The Austrian investigative journalism publication, Addendum, has done a brilliant job in reporting accurate (as accurate as possible – see point 9) and up-to-date info. about Austria’s situation with the Coronavirus.
If you’re interested in knowing just the essential information about the pandemic and how it effects you and the people around you, check out the facts we’ve borrowed from Addendum and a few other publications, below:
1. In just over 2 weeks since people emerged from home quarantine, some regions in Austria have seen no new cases of the virus
You can check the spread on a very cool animated infographic on the Addendum website.
2. According to Addendum, there is no up-to-date transparent information on how many people are actually being tested in the country, except in Tyrol.
Tyrol is reportedly the only federal state that has transparent reporting on the number of tests being conducted.
3. On average, every infected person has been infecting 0.81 other people in Austria over the last 2 weeks since the reopening
4. Catching public transport isn’t as risky as initially thought. Scientists have said that the risk of infection on surfaces decreases exponentially
You’ve probably heard many scary things about catching the virus, because you touched a door handle, or a pole on the U-Bahn.
However, just because a virus can survive up to 72 hours on metal, doesn’t mean it is still infectious. We’re not saying this means go lick a tram seat – because ewwww, why would you do that, anyway – but what we are saying is that it seems the risks you may have thought you were taking by riding the U-Bahn are not as high as you think.
5. Vienna is the only federal state in Austria that has seen an upward trend of the virus spreading since the reopening of the country
Every other state has seen very low growth rates. You can see the actual numbers on the Addendum’s Coronavirus dashboard.
6. You don’t have to change the way you do your laundry
Despite all of the news outlets floating this question out there, washing your clothes in some special way will not prevent infection of the virus. Similar to how it’s enough to wash your hands with everyday hand soap, it’s also sufficient to wash your clothes with normal washing powder at the degrees you normally wash at.
7. Factory farming is linked to the increasing risk of us having more pandemics like these in the future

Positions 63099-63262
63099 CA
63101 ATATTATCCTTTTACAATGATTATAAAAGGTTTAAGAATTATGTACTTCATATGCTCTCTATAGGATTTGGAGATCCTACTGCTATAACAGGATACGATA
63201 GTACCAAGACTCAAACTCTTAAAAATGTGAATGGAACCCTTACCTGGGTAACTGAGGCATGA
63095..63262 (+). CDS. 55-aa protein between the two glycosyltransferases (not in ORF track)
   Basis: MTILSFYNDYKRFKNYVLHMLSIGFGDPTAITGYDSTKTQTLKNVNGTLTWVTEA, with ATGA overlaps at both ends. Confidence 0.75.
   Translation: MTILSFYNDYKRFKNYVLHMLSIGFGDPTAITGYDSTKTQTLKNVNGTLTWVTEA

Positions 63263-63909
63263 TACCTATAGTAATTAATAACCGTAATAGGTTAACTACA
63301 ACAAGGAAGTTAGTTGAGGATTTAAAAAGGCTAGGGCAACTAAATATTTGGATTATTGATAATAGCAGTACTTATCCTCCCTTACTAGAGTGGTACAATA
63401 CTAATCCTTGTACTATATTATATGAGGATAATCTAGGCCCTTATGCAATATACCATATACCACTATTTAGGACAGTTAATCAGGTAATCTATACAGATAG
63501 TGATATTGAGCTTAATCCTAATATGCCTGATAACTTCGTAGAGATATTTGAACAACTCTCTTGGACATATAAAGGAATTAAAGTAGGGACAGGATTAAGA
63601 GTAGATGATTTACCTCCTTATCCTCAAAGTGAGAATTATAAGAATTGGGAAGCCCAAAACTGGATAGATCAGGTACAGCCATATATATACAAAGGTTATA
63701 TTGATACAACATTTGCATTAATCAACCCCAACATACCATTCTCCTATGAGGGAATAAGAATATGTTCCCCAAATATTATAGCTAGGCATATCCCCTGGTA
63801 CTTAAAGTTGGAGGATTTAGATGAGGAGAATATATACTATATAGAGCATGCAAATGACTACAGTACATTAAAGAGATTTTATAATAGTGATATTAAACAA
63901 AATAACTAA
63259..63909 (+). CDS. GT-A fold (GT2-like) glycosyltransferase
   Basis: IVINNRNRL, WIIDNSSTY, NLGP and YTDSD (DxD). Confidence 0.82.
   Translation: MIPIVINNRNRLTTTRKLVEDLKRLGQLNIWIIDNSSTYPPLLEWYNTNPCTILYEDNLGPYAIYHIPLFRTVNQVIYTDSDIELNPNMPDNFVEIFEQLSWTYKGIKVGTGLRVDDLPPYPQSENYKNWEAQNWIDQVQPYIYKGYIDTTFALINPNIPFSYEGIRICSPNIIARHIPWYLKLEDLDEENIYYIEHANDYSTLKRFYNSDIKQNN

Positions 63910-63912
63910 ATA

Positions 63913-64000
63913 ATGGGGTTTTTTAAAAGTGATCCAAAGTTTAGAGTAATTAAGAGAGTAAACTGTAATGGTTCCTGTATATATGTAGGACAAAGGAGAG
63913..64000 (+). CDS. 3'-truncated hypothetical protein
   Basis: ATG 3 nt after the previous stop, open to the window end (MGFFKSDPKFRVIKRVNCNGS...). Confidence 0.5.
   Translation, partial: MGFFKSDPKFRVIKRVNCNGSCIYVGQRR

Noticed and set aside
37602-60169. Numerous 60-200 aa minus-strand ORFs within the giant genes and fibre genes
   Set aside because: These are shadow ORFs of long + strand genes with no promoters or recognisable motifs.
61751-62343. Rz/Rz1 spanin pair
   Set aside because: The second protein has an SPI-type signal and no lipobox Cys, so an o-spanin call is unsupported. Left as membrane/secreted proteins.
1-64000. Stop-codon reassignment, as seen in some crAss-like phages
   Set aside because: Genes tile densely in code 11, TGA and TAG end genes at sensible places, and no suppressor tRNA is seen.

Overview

This claim actually comes from an article published in the Falter magazine. So while there’s a lot of blaming going on in the direction of China, the methods of how we produce meat on mass increases the chances of a virus outbreak happening anywhere, including in Austria.
8. Vienna’s total average death rate has (until now) not increased since the Covid-19 outbreak
There’s no denying it – this virus is killing people and it’s damn scary when you look at the numbers. However, interestingly, according to an article in the Kurier, the death rate in Vienna hasn’t increased during the Coronavirus outbreak.
9. Nobody knows anything…still
Nobody knows if the published numbers are correct. Nobody knows when exactly there will be a vaccine. Basically, nobody knows anything, because there isn’t enough data and research out there about the disease, yet.
So, do keep this in mind when scanning through the facts of this article – these are only the accepted facts for now – as more is learned about the virus, these could change.
10. You can’t trust the numbers…including those coming from the Austrian government
As we said in point 2, the number of people being tested is not clear and is information not even available to Austria’s ministry of health, according to Addendum.
As the disease’s symptoms can be very mild, and almost undetectable for some, this means many cases are simply not diagnosed. This obviously means that the number of confirmed cases are only a fraction of the actual number of cases.
To get a clearer and more accurate picture of what situation we’re in, a lot more testing would need to be carried out.
11. If you present any of the respiratory symptoms of the disease, you now will be accepted for testing in Austria
Before mid-April, it wasn’t easy to qualify for a test in Austria. You had to be exhibiting symptoms from the disease and you had to have been in one of the high risk regions of the world in the last two weeks, or have been in contacted with a person that was confirmed infected. This was due to a worldwide shortage of tests.
However, things have now changed and you will be accepted for testing if you display any of the respiratory symptoms: coughing, sore throat, shortness of breath, inflammation of the upper respiratory tract, or sudden loss of taste, or smell.
While we recommend keeping your diet of Coronavirus news to the bare essentials as to not overwhelm yourself, if you are interested in checking out some more reliable information about the virus in Austria, we’d recommend you check out Addendum.